However, my favorite rag, The New Yorker, covered them, so I got to read about them while indulging myself in my preference for literate well researched material.
    http://www.newyorker.com/magazine/2016/07/25/gary-johnson-the-third-party-candidate

    Re Democrats, yes, PR, but we have what might become a critical mass of public servants like Ed Markey and Elizabeth Warren. Perhaps we can at least stop the looting.

    The New Yorker is also the best source on the Kochs, as much of the material in Dark Money appeared there first, along with subsequent developments such as they attacks on the author and other opponents.

    The Kochs are well known for being the flagrant polluters, the worst of the extraction industry, so their anti-regulatory fervor is quite profitable.

    Like

  63. W

    > [I disagree. Central planning, of the UK or Soviet economy, would mean the elimination of “wasteful” competition – that’s supposedly one of the chief virtues of the same. Timmy is pointing out what you lose, without that competition. And hence, that you cannot have central planning. He is correct in that -W]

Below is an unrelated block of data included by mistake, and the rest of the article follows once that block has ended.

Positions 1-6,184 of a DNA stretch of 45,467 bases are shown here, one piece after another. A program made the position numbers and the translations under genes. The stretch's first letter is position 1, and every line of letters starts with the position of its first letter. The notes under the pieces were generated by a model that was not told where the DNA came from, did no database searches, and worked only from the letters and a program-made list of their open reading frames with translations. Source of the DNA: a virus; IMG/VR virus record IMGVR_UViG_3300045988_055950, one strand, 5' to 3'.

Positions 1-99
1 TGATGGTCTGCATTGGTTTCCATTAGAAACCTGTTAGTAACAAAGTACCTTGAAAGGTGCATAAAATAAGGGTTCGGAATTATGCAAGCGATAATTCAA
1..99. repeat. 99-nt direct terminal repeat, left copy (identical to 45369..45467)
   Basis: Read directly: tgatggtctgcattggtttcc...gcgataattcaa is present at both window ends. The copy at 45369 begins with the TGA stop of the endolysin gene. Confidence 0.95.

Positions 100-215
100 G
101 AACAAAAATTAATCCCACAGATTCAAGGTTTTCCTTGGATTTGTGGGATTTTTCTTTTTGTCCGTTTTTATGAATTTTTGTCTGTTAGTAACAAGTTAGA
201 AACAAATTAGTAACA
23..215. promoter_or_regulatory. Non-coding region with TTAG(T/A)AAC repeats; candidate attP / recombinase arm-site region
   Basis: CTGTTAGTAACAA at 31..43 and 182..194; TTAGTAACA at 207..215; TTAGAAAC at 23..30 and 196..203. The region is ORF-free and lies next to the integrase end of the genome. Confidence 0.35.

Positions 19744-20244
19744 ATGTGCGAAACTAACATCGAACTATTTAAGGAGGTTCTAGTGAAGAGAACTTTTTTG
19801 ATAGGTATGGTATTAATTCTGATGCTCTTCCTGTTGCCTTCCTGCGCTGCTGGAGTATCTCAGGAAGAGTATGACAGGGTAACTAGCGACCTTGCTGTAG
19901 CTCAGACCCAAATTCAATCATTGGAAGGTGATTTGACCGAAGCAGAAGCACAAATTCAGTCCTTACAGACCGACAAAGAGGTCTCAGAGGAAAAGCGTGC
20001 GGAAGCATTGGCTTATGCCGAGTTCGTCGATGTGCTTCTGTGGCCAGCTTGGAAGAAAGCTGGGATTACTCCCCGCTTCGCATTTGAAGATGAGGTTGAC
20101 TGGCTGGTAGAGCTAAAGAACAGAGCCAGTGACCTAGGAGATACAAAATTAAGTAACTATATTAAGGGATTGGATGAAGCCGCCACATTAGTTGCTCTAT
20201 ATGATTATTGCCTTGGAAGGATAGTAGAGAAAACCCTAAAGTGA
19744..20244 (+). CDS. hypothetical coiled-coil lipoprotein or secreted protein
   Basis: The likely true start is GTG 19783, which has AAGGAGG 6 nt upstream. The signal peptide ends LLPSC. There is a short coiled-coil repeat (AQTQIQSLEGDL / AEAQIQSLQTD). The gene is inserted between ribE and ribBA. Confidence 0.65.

This is very confused. You are both mixing up the difference between market competition within a single political state and competition between states.

    [No, we’re not; you’ve just not reading us carefully. A centrally planned economy fails for many reasons; one is lack of competition -W]

    By TW’s logic, the Soviet Union (read Team GB) could not have had a centrally planned economy (read team development policy) because it had to compete globally with lots of other nation states (rival teams). WTF?